HC Deb 27 June 1951 vol 489 cc1539-48

Motion made, and Question proposed, "That this House do now adjourn."—[Mr. Delargy]

11.21 p.m.

Mr. Vosper (Runcorn)

I regret that the subject I wish to raise tonight involves more than one Ministry, and I am grateful to the Parliamentary Secretary to the Ministry of Health for agreeing to reply tonight. This matter also concerns the Minister of Labour and the Minister of National Insurance. It is one which has not been raised in the House before, and relates to the provision of guide dogs for the blind, and the conditions governing the use of these dogs in this country.

In raising this matter I have two objects in mind. If I can obtain the support of the Minister—and it is a matter which is not controversial—I believe that the lead thus given will help the development of this service, which can do, and has done, very much for the blind people. I also wish to draw attention to some of the conditions which beset owners of these dogs. I believe that if the Government can give a lead it would do much to make better conditions everywhere.

My own interest in the matter is twofold. I have in my constituency a man who is by trade a chemical worker, and who for many years has devoted the whole of his spare time to the breeding and training of guide dogs. After he has given them initial training they are sent to the Guide Dogs for the Blind Association, and there they are given their final training and are allocated to their owners throughout the country. My second reason is because my attention has been drawn on several occasions in the last 18 months to various Press reports dealing with instances where owners of such guide dogs have been refused admittance to various places public and private, thereby suffering hardship.

The history of guide dogs for blind people is about 40 years old. It originated soon after the turn of this century in Germany and America. So far as I can gather it grew fairly rapidly in these two countries, but it was only 18 years ago that guide dogs were introduced here. Now, I suppose by comparison progress here has been comparatively slow, but the quality of the dogs produced here is far higher than anywhere else in the world. It is a fact that in the 18 years there has been no accident in which a guide dog has been involved. There are now 250 guide dog owners.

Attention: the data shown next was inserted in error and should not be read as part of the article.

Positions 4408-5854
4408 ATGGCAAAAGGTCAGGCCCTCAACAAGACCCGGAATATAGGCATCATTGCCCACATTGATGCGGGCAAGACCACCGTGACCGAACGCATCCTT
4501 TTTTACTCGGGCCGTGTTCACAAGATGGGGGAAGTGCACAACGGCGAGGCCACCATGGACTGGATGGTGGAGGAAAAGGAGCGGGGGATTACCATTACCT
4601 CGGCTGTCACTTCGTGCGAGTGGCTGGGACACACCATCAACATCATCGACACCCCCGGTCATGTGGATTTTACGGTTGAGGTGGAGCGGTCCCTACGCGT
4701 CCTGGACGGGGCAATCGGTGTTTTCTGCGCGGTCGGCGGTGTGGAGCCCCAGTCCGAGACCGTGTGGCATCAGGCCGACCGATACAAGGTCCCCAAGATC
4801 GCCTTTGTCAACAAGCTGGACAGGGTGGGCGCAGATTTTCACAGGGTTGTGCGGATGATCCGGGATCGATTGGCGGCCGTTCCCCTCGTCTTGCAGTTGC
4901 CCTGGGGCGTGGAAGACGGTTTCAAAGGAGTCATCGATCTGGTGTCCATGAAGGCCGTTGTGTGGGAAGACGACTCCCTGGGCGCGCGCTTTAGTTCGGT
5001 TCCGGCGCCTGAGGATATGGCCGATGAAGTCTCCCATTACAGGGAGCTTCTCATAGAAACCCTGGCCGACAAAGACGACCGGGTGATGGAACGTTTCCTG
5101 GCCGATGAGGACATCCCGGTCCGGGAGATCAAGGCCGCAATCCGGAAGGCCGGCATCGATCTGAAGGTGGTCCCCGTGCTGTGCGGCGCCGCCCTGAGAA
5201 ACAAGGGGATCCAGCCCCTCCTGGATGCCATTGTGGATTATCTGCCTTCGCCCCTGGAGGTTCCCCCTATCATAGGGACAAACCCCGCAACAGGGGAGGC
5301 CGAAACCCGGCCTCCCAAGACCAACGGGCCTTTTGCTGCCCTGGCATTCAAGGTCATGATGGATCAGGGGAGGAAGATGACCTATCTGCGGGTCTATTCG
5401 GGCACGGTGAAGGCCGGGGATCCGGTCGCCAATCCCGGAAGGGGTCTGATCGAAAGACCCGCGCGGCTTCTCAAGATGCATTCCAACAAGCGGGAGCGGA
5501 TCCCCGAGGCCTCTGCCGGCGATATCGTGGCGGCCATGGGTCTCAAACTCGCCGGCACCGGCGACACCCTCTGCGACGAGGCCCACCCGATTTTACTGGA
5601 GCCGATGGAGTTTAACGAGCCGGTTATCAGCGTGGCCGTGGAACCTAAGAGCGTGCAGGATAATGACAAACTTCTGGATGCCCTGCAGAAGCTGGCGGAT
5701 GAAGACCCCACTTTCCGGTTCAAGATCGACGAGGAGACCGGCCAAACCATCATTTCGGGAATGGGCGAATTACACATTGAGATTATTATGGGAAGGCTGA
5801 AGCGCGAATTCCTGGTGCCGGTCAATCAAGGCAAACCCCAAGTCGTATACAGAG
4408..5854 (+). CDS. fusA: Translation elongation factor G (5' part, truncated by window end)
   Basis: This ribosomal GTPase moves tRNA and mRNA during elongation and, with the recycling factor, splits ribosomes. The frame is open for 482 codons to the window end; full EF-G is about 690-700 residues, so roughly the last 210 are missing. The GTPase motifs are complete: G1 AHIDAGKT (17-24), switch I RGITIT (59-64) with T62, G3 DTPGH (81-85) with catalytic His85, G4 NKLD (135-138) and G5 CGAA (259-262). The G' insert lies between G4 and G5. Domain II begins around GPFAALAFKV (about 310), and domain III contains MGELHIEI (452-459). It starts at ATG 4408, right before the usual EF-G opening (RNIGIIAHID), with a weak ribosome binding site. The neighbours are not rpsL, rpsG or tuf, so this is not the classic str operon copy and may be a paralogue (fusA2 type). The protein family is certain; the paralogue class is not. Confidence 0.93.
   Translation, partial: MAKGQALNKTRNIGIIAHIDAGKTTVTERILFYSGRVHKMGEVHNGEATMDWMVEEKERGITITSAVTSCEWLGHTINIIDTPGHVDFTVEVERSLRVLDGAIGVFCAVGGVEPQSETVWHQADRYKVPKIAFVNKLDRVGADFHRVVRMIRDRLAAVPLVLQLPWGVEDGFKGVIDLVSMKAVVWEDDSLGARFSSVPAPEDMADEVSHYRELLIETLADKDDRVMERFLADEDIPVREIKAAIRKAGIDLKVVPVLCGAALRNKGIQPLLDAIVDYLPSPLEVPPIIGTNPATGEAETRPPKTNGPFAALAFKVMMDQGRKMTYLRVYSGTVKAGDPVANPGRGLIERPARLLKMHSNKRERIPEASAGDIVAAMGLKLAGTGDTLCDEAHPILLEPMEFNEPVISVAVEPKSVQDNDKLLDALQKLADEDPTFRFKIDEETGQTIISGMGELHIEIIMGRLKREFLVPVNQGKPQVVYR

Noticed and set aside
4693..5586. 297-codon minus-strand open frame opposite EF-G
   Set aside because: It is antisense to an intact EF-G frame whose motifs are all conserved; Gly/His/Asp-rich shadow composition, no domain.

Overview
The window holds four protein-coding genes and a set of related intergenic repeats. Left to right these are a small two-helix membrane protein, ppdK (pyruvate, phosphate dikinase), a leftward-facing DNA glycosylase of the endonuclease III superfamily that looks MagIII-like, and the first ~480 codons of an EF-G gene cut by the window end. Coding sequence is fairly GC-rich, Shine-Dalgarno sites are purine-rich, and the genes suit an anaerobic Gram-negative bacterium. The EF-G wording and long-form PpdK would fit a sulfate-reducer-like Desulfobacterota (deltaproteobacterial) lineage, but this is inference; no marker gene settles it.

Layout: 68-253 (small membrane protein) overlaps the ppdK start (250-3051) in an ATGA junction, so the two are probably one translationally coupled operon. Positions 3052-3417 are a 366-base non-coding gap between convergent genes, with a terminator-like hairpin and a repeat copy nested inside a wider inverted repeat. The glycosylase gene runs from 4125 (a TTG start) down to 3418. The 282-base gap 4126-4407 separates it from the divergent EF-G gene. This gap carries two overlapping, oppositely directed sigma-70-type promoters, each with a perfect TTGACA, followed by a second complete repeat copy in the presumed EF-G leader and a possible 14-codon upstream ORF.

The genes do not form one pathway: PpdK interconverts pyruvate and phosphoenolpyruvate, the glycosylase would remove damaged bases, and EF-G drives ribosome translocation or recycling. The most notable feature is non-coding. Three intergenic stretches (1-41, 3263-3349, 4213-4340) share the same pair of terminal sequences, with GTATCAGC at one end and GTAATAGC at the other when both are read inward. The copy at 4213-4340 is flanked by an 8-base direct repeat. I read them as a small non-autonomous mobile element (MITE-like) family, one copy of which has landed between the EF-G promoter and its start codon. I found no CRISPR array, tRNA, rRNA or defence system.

Plenty of public support has, I think, been obtained for this movement, but I feel that in certain quarters there is still a doubt in people's minds as to whether guide dogs are really the best thing to help blind people. I notice that a recent report of the Ministry of Labour, which has given great praise to this movement, expresses some doubt, for it says: The qualities of independence which possession of a dog does so much to foster, can be, and have been, achieved by blind persons in many different ways. I do not dispute that, but I believe there are three advantages which ownership of a guide dog can give to blind people.

Firstly, it gives them power to move without a guide, and thereby they gain freedom and independence. Secondly, resulting from that independence, they are helped to get rid of an inferiority complex which they might otherwise possess. They feel, particularly if they are working, that they are on equal status with some of their fellow workers. Thirdly, and possibly most important of all, the ownership of a dog gives them companionship, because the dog in this case is not so much a pet as a partner in everything they do. Hon. Members who are dog lovers will know what com panionship means in this respect, but one can imagine how much more it must mean to people who do not have the use of their eyes.

I sincerely believe that this service of guide dogs provides something for blind people that cannot be achieved in other directions. Any hon. Member who wants proof of that should talk to any one of the 250 owners, not one of whom would say that he preferred to go back to the conditions where the ownership of a dog no longer existed.